A generation or two ago, Rick might have ended up with a stable family and in a well-paid union job, creating incentives for prudent behavior. Those jobs have evaporated, sometimes creating a vortex of hopelessness that leads to poor choices and becomes self-fulfilling.

There has been considerable progress in material standards over the decades. When I was a kid, there were still occasional neighbors living in shacks without electricity or plumbing, and that’s no longer the case. But the drug, incarceration, job and family instability problems seem worse.

Rick survives on disability (his hand was mashed in an accident) and odd jobs (some for my family). His health is frail, for he has had heart problems and kidney cancer that almost killed him two years ago.

Millions of poorly educated working-class men like him are today facing educational failure, difficulty finding good jobs, self-medication with meth or heroinprison records that make employment more difficult, hurdles forming stable families and, finally, early death.

Obviously, some people born into poverty manage to escape, and bravo to them. That tends to be easier when the constraint is just a low income, as opposed to other pathologies such as alcoholic, drug-addicted or indifferent parents or a neighborhood dominated by gangs (I would argue that the better index of disadvantage for a child is not family income, but how often the child is read to).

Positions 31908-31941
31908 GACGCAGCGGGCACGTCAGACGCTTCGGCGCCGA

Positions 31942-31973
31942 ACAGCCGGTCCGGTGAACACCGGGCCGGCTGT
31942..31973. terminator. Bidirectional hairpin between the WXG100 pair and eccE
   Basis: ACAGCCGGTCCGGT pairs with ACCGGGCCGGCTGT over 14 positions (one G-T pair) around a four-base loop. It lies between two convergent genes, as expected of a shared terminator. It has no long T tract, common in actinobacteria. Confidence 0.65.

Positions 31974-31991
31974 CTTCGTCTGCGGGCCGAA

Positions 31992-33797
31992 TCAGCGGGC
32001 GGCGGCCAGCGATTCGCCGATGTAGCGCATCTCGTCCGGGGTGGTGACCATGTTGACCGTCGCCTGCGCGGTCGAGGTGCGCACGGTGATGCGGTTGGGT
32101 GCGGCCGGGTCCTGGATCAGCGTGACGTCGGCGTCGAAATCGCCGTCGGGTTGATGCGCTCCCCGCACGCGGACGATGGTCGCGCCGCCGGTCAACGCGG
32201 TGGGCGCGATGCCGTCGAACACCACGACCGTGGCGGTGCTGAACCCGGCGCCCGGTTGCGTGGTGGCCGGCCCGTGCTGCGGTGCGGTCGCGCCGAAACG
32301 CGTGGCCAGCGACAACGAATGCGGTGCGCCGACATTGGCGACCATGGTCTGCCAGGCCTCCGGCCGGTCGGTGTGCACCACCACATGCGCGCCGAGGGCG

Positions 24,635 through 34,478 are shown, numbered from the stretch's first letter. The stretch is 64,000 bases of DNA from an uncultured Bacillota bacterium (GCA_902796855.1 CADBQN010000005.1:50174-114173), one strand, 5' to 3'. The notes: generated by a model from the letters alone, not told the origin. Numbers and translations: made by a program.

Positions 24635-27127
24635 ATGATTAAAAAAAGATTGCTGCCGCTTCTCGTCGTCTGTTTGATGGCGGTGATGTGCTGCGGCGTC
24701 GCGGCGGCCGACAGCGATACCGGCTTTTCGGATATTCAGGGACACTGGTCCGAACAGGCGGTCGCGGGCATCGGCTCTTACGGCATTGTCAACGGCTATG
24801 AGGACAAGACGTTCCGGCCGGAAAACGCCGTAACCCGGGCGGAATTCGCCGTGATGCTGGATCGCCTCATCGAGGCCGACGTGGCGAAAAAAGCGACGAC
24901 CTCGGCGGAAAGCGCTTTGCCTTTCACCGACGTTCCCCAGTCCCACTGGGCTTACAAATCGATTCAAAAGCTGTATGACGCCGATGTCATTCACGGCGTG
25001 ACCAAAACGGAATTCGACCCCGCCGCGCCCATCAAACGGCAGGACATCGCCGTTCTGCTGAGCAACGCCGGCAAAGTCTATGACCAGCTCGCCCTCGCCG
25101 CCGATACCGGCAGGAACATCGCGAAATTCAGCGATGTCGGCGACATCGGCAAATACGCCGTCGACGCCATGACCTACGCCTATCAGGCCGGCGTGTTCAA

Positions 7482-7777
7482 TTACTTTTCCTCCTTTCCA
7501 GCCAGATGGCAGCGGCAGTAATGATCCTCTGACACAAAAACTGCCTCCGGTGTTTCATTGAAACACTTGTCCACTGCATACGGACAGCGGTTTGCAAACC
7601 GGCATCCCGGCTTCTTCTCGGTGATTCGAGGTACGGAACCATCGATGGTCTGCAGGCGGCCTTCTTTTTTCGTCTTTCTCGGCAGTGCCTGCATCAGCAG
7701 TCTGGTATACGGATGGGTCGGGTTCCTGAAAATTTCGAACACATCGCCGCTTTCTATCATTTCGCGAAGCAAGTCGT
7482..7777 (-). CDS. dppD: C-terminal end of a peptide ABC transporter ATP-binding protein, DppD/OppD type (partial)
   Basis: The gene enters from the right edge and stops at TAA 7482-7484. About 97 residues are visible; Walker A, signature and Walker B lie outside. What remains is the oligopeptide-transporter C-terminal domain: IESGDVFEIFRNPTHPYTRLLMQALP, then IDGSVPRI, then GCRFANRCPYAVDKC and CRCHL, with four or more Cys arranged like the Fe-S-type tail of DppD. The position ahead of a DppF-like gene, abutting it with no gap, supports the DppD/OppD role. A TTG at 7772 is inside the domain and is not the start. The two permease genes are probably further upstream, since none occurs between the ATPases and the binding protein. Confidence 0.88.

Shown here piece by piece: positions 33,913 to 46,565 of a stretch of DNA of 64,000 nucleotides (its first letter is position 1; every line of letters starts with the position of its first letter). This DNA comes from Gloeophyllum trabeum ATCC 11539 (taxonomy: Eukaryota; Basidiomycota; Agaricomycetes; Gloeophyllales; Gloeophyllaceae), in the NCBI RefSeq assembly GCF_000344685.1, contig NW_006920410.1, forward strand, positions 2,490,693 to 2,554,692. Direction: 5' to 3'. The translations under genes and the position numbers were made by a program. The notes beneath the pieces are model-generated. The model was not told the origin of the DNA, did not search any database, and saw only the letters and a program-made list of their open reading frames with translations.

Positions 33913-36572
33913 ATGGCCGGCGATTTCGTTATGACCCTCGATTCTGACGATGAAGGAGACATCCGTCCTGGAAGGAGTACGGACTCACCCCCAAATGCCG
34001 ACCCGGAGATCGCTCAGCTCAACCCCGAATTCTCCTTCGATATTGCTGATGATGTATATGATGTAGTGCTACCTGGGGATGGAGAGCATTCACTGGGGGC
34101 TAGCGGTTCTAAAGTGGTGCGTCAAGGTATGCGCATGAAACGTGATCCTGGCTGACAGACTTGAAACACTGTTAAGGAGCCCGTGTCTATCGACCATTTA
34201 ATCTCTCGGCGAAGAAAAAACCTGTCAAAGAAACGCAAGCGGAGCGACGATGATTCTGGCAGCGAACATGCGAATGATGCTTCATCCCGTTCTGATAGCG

Too often wealthy people born on third base blithely criticize the poor for failing to hit home runs. The advantaged sometimes perceive empathy as a sign of muddle-headed weakness, rather than as a marker of civilization.

In effect, we have a class divide on top of a racial divide, creating a vastly uneven playing field, and one of its metrics is educational failure. High school dropouts are five times as likely as college graduates to earn the minimum wage or less, and 16.5 million workers would benefit directly from a raise in the minimum wage to $10.10 an hour.

Yes, these men sometimes make bad choices. But just as wealthy Americans inherit opportunity, working-class men inherit adversity. As a result, they often miss out on three pillars of middle-class life: a job, marriage and a stable family, and seeing their children succeed.

ONE of Rick’s biggest regrets is that his son is in prison on drug-related offenses, while a daughter is in a halfway house recovering from heroin addiction.

The son just had a daughter who was born to a woman who has three other children, fathered by three other men. The odds are already stacked against that baby girl, just as they were against Rick himself.

This crisis in working-class America doesn’t get the attention it deserves, perhaps because most of us in the chattering class aren’t a part of it.

There are steps that could help, including a higher minimum wage, early childhood programs, and a focus on education as an escalator to opportunity. But the essential starting point is empathy.”

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‘A very tragic day’: Student, teen gunman dead at Ore. high school

“…The shooting was the 74th on a U.S. campus since the December 2012 massacre at Sandy Hook Elementary School in in Newtown, Conn., according to the American Federation of Teachers, the union representing staff at Reynolds High…”

Absolutely despicable. 74 school shootings since Sandy Hook.

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June 10, 2014 · 9:56 pm

Gunman kills student, also dies at Oregon high school

WHEN IS THIS GOING TO STOP????

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June 10, 2014 · 5:15 pm